So yes, I am sitting here looking back through history and realizing that the GOP has, in leaps and bounds, ensured that government doesn’t work. [I’ve said for years, why do people want to elect folks to government who don’t’ believe in government? What is the fucking point of that?]

It was compounded by George H.W. and then by George W. who put more and more jokers in positions of power.

And what a surprise, the government doesn’t work any more.

 

So now I find myself looking back fondly to Richard Nixon.  My, ummm, hero.

Google, natch.

Google, natch.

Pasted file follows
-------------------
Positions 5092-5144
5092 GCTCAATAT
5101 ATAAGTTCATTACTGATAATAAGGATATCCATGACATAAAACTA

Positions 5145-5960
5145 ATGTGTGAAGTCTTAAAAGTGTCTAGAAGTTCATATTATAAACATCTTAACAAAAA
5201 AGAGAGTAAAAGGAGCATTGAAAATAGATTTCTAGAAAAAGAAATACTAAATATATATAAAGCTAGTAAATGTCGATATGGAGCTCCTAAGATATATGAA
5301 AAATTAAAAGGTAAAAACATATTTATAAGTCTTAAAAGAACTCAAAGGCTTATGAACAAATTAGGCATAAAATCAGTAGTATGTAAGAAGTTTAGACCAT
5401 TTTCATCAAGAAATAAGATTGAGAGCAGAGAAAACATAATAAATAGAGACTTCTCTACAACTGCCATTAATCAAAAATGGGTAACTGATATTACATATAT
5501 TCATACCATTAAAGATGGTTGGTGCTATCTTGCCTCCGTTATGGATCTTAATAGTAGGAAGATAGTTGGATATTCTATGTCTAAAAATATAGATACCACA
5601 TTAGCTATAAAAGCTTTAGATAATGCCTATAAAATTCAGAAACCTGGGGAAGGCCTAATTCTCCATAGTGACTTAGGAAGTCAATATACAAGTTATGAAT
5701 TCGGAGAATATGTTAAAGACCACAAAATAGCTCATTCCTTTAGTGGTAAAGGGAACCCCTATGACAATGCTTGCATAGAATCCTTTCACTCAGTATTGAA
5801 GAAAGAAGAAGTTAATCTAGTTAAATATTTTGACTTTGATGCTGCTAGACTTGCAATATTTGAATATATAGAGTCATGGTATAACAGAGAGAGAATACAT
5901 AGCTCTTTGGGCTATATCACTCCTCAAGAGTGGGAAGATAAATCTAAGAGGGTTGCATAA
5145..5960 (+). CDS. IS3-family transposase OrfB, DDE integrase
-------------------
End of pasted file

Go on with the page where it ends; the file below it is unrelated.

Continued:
Is there no limit to what these Republican will do to me?

 

 

 

 

* Yeah, I know I skipped Jerry. But he served on a naval ship with my Dad in WWII during a typhoon and Gerald Ford saved the ship. So I cut Jerry some serious slack. Sue me.

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Hiding in Plain Sight

If you haven’t seen this bit from John Oliver’s new show, you should.  You should watch it before Tuesday’s election, and then again periodically, just so you remember what I keep telling you.  That elections matter.  And that it is important to pay attention to not just Federal elections, but to the ones lower down the food chain.

Apparently it takes someone from England, from the country from which we declared our independence, to explain to us just how we are letting our own government get away from us.

Because we don’t pay attention to “the unimportant levels of government.”